IP anycast is a popular approach to routing; where geographically distributed servers all serve the same content and use the same IP address. It’s used by large, popular, latency-sensitive services including the Domain Name System (DNS), Content Delivery Networks (CDNs), and the cloud, and its popularity is only growing. As an example, Microsoft has more than doubled the size of its deployment since 2015, and Facebook recently switched from DNS-based redirection to anycast!
This isn’t to say that anycast is perfect. Prior studies such as this one and this one that examined anycast root DNS traces showed that many queries travel to anycast sites much farther than the closest, unnecessarily inflating latency due to the additional propagation delay. One of those studies goes further to suggest that deployments with more sites worsen inflation, since having more sites implies there are more chances for a suboptimal decision. The study leaves the reader feeling that anycast is inherently flawed and may need ‘fixing’. So, why are Facebook and Microsoft embracing anycast if it hurts performance?
To get the story straight, we at Columbia University, in collaboration with the University of Southern California’s Information Sciences Institute and Microsoft, reevaluated anycast’s performance in the context of the applications that use it. Our key insight was that anycast performance in the root DNS (which is what prior work investigated) is indeed poor. However, poor performance in this setting doesn’t matter to end users due to caching of DNS records close to users.
But does caching of root DNS records really make that much of a difference so that root DNS latency hardly matters for end users? And, in cases where latency does matter for end users, can anycast performance be made better? The answer to both questions, as we’ll explain in this post, is yes.
End users execute about one query a day to the root DNS on average
The root DNS is a global DNS service structured as a group of 13 anycast deployments run by different organizations that all serve the same content. A query can be sent to the deployment of the querier’s choice.
Principally, the root DNS servers serve records for the Top Level Domains (TLDs), nearly all of which can be cached for two days by intermediate resolvers before they need to be refreshed. Since intermediate DNS resolvers (and therefore their caches) are often shared among large populations of end users, in theory, a very small number of queries need to go to the root DNS per user.
Relying on intuition about this caching process is helpful, but we wanted to put our theory to the test with real data. Figure 1 shows the number of queries users make to the root DNS each day. We calculated these user-query counts using root DNS traces, adding up all the queries generated by each Autonomous System (AS) and then dividing (amortizing) the query counts by the number of end users in that AS according to APNIC population estimates. This calculation approximates how a cache works, assuming the query load is divided among all end users who share a cache.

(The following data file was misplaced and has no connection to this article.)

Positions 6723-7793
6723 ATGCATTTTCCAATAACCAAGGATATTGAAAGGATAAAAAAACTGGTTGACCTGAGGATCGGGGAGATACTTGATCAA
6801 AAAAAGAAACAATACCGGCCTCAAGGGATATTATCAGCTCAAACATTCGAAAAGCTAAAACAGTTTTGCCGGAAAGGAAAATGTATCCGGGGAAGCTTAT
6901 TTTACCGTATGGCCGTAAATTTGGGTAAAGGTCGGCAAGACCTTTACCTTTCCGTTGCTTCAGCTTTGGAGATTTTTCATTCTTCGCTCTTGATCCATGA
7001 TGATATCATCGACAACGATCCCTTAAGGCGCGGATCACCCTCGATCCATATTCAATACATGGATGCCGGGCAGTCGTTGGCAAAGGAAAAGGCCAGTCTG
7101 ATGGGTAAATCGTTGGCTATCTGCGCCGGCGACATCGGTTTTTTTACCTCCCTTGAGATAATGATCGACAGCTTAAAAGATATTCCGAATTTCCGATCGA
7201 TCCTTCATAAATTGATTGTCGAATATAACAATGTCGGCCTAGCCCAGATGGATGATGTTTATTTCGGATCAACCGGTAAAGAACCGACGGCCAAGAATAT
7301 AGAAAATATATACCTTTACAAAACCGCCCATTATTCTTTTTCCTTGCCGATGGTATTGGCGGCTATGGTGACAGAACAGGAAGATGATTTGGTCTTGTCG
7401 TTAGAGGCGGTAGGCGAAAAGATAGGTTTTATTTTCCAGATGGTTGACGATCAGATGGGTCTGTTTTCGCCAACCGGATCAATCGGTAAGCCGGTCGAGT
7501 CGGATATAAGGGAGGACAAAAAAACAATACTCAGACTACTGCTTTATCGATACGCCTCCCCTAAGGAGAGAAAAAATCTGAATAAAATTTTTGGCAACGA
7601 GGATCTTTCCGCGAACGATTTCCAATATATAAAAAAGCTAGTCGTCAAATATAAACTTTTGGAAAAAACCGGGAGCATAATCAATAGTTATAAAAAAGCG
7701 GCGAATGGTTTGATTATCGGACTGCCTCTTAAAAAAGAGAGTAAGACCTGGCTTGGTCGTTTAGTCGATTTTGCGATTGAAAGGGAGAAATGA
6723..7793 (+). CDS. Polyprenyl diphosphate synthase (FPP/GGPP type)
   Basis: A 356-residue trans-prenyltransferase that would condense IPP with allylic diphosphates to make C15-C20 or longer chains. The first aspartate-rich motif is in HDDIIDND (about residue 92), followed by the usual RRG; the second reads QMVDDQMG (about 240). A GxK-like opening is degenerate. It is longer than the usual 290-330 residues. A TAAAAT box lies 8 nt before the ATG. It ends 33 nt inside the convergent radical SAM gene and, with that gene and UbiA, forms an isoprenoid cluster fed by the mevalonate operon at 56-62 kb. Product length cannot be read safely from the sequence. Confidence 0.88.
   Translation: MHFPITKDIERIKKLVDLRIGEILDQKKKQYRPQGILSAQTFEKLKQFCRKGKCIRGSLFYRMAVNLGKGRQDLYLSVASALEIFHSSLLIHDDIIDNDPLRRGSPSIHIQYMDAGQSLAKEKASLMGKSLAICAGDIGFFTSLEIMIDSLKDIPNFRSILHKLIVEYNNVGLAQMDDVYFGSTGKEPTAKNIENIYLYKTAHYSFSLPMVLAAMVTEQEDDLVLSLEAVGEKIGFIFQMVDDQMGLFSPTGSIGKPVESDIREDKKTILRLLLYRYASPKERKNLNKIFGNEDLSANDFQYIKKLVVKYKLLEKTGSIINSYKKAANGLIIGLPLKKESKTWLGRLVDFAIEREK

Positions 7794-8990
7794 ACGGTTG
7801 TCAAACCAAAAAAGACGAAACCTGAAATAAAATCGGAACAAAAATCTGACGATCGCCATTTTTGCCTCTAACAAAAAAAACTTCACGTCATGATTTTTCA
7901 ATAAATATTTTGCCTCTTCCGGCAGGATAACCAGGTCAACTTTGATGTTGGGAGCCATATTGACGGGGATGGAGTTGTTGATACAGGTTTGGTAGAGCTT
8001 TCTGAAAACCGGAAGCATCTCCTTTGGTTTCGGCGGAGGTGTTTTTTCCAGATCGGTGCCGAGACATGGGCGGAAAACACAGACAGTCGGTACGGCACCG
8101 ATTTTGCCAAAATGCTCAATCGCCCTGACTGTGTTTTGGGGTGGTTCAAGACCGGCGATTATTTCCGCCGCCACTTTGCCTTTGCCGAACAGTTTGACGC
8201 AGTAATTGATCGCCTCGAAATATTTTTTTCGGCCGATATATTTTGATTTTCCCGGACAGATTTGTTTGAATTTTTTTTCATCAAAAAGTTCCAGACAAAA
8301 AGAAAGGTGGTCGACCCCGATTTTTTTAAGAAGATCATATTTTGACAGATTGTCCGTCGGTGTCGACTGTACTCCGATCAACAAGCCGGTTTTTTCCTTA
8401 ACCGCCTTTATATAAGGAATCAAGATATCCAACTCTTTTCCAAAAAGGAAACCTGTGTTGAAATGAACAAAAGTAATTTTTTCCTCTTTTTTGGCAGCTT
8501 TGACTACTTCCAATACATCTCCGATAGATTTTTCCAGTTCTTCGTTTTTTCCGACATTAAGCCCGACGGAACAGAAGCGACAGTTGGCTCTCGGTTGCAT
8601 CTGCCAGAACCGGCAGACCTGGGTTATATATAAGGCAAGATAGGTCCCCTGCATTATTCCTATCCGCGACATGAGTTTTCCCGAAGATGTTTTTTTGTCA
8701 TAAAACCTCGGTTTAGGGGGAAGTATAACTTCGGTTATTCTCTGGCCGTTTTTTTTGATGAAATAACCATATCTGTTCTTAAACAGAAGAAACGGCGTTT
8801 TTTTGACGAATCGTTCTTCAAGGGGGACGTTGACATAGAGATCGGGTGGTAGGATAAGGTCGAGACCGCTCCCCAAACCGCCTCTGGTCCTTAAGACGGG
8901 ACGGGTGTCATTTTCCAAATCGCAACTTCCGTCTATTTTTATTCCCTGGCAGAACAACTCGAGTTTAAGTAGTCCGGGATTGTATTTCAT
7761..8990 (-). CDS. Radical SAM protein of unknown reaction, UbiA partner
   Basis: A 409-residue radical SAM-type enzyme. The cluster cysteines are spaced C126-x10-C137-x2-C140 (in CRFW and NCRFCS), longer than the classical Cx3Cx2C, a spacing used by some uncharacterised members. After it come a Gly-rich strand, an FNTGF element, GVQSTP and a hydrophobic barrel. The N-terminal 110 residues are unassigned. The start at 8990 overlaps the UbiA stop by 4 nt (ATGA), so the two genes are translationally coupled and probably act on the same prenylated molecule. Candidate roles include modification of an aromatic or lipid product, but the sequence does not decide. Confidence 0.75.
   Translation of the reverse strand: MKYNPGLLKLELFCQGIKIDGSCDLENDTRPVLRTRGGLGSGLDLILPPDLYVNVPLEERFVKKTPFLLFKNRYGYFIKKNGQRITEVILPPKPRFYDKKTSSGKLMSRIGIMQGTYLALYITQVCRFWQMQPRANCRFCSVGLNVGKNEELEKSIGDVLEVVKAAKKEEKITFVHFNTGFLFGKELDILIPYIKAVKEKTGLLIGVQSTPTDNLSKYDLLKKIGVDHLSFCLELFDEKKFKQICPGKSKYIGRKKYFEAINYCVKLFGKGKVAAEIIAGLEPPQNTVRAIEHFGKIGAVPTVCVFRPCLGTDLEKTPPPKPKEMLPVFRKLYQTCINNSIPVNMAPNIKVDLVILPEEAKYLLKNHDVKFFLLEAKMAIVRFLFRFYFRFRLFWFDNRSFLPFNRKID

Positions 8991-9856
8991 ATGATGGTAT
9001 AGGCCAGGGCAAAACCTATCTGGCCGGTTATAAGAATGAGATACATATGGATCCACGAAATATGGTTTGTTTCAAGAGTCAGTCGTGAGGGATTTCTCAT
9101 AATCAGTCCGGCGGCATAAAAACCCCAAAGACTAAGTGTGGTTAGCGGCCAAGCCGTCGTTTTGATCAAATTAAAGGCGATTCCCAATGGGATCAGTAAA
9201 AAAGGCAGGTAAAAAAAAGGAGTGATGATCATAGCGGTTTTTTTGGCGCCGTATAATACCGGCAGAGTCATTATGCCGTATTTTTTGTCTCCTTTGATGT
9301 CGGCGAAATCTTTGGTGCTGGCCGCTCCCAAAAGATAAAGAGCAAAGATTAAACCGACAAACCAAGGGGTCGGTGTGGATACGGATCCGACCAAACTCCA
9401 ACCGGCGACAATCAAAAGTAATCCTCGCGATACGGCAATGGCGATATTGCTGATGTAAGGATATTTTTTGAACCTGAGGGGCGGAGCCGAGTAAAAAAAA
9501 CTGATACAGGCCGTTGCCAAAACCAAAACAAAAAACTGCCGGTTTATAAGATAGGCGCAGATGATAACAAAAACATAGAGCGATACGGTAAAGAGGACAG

Note: Caches are actually shared per recursive resolver, and resolvers may not be in the same AS as users. Our paper also amortizes queries over per-resolver user counts using a different dataset (not APNIC, which is per AS) and arrives at similar conclusions.
Figure 1 shows that end users execute about a query a day to the root DNS on average — so user queries could be inflated around the world, and no one would notice the difference!
Context is key when measuring anycast
The key takeaway from our analysis is that previous studies assessed anycast out of the context of the system in which it was used, which left us with an unfair impression of anycast.
Following this analysis on the root DNS, we compared the root DNS to Microsoft’s anycast CDN which, unlike the root DNS, hosts latency-sensitive services. Our study suggests that, possibly because Microsoft invests in optimizing user experience, anycast performs much better in that setting.
So, network managers need not be worried about their end users suffering from anycast and researchers need not think that anycast needs fixing. Services with strict performance requirements can configure their anycast prefix advertisements to ensure user traffic takes low latency paths. And services such as root DNS without those strict performance requirements probably don’t need to do anything to fix inflation, but that’s okay!
Please refer to our paper for more details on and results of our study.
Thomas Koch is a PhD student at Columbia University working with Ethan Katz-Bassett in the Systems and Networking Lab. Thomas’ interests include Internet measurement and content delivery with a focus on network optimization.
The views expressed by the authors of this blog are their own and do not necessarily reflect the views of APNIC. Please note a Code of Conduct applies to this blog.